The Community Youth Intervention program has continued to work with Youth by organizing different land based activities throughout the 4 seasons! We find that by reconnecting youth with the land, youth participants will find a sense of identity, build their inner strength, and self-esteem! It is our belief that when youth feel good about themselves, they strive to do better at home, at school and at home!
Game Days and movie nights
ki community youth hockey
This year, through the combined fundraising efforts of Parents, Grandparents, Guardians, Youth Intervention plus sponsorship from the Equaygamik (Womens Shelter) the young hockey players were able to attend the Little Bands Hockey Tournament in Dryden, ON which consists of 60 youth hockey teams that converge from across the remote North Western Ontario for a 7 day hockey tournament! This year the Peewee KI ICEHAWKS and Bantam team- KI KINGS had another great year playing and all enjoyed their games and were able to participate in extra activities otherwise they would not be able to enjoy at home. Lazer tag, Swimming at the local Dryden pool, Team supper at Pizza Hut are always favorites throughout the week.
This year, for the first time, the Peewee Hockey team otherwise known as the KI Ice Hawks were able to attend the 30th Annual All Native Goodwill Hockey Tournament in Thunder Bay! It was a fun filled memorable experience! They got to experience faster pace hockey and were able to play teams from Webequie FN, Garden River FN, Fort William FN amongst others in the Tournament! While in Thunder Bay, during off ice times, the team highly enjoyed the Canada Games Complex, Silvercity Movies, Wacky's Arcade and other activities again they could not enjoy at home.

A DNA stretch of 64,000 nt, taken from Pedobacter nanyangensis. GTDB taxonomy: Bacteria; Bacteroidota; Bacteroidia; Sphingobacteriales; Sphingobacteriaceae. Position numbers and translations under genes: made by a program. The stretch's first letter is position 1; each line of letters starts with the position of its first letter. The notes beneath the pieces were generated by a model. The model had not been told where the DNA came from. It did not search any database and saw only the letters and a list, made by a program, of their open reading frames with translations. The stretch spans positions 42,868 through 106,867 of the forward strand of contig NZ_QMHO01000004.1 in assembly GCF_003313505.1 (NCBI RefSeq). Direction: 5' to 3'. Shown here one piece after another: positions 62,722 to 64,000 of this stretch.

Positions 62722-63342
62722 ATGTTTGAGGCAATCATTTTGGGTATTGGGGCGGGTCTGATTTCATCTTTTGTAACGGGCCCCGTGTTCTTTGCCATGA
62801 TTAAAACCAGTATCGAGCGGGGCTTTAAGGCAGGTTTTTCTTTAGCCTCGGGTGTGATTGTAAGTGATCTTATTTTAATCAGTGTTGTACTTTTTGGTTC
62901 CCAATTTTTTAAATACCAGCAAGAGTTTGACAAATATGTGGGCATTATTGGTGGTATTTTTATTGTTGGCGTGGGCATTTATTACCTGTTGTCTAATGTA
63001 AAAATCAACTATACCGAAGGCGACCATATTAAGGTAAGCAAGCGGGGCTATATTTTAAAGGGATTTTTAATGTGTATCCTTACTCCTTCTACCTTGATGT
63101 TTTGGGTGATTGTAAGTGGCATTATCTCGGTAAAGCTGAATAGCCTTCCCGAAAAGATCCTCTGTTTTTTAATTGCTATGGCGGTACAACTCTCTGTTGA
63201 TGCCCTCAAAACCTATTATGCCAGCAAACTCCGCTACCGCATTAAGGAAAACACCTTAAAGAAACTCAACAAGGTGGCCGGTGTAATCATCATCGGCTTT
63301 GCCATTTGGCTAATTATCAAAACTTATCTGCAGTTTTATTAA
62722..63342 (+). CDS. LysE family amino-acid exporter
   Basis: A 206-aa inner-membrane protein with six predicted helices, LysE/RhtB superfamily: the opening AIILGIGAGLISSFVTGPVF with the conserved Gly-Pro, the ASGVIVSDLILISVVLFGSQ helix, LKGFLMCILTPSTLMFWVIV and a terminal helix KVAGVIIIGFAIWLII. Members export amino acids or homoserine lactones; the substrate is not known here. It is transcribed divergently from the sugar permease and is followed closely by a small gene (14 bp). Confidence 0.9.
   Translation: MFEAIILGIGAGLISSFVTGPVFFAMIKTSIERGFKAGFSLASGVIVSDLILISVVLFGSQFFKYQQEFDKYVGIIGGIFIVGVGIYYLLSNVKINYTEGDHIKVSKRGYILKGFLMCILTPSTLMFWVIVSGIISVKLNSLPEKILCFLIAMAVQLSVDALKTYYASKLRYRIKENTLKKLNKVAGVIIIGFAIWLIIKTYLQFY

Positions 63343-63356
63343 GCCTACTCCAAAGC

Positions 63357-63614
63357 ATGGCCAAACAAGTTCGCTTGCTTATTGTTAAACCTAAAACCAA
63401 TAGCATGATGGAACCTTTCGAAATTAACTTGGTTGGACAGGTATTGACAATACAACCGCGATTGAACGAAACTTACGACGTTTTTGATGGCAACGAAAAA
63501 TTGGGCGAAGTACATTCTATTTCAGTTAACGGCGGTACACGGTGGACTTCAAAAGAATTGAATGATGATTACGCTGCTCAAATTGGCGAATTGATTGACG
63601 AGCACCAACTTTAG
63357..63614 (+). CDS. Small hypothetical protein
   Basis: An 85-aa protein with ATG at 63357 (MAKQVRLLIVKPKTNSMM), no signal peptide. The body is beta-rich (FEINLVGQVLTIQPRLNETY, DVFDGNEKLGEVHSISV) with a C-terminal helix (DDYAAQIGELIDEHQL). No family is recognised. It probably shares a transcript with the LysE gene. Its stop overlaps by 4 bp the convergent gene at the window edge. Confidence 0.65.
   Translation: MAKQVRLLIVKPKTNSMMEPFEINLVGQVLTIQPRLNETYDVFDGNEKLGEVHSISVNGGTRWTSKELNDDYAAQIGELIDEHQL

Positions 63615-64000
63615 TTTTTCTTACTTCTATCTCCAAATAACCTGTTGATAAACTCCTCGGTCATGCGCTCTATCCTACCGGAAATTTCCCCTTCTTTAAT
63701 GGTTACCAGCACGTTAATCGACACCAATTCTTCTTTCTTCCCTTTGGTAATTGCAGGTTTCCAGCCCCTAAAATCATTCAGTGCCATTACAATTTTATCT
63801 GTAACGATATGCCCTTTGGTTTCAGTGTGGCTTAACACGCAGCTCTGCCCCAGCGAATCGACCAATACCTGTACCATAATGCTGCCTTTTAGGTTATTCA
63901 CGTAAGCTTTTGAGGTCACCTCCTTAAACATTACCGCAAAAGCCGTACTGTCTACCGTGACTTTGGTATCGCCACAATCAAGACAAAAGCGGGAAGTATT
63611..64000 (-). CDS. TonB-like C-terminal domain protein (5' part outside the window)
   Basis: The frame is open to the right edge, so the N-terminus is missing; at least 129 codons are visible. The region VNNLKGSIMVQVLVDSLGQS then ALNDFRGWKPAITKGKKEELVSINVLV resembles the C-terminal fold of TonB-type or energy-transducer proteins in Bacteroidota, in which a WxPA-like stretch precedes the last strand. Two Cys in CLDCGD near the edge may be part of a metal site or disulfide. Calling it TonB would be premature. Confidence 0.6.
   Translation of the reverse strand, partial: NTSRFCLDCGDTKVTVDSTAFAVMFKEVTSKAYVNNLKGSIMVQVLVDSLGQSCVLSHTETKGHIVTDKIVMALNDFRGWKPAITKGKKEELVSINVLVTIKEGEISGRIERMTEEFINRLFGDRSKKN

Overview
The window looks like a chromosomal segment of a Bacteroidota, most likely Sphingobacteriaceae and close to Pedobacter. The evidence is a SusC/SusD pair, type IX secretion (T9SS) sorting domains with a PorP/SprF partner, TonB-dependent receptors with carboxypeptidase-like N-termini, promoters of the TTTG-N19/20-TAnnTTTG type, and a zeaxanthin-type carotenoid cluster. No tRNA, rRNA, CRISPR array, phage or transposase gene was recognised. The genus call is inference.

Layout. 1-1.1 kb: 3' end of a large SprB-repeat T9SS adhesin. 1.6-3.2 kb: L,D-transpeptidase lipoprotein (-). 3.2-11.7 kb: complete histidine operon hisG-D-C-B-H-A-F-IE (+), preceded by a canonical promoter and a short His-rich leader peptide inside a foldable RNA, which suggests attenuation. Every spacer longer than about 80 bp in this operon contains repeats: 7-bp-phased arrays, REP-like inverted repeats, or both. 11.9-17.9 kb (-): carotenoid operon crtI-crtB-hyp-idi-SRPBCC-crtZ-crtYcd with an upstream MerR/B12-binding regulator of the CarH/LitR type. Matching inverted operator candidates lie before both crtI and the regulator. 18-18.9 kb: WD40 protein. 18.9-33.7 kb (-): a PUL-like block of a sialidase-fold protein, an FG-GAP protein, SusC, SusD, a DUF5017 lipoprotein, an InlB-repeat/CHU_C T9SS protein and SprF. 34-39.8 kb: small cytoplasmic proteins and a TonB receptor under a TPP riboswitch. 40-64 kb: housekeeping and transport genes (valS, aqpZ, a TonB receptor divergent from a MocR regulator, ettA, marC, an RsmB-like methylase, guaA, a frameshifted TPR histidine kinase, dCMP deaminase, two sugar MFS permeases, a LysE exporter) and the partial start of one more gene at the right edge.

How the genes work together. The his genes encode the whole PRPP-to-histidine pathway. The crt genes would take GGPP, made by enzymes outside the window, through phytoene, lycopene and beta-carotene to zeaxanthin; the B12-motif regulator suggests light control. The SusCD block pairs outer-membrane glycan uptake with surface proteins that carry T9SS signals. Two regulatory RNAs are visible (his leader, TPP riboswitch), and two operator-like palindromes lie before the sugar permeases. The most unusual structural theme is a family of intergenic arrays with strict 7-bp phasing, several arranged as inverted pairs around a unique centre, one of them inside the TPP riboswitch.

NEWSLETTER ISSUE 4 | 7
Community Youth Intervention has continued in its prevention efforts through Community Youth Hockey. As envisioned, it still continues to be a great vehicle in mobilizing Youth to have fun and learn life skills such: Hawk work, Respect, Teamwork, Discipline and Making Healthy Lifestyle Choices! Throughout the winter months, Community Youth Intervention runs Ice times 4 times a week at the local arena for Ice hockey practices and ice games for Youth between the ages of 10-17 years old. During Ice sessions and locker room times various community members, visitors, speakers are encouraged and invited to come to speak to youth who want to encourage and/or convey a positive message! This year the teams were able to attend a few hockey tournaments!
30th annual goodwill hockey tournament
little bands hockey tournament 2018
kingfisher lake youth hockey tournament
My name is Janice McKay and I am the second YI worker in the Kitchenuhmaykoosib office. I began working with the youth in 2016 and prior to obtaining this position, I was a Community Mentor for Right To Play for 1 year. Both programs vary in expectations but are both very rewarding! I felt this position would be more fitting for myself. It was in September 2017 that I made the switch to my current position of a YI, so far it's been very fulfilling!
In my time with NAN Legal, I've been more focused on the sport aspect of prevention. With the increase of programs in our community we often get limited gym times, I started having one gym night per week for female's volleyball on Wednesdays for ages 13+. Volleyball is one of the main sports in our community that our youth enjoy.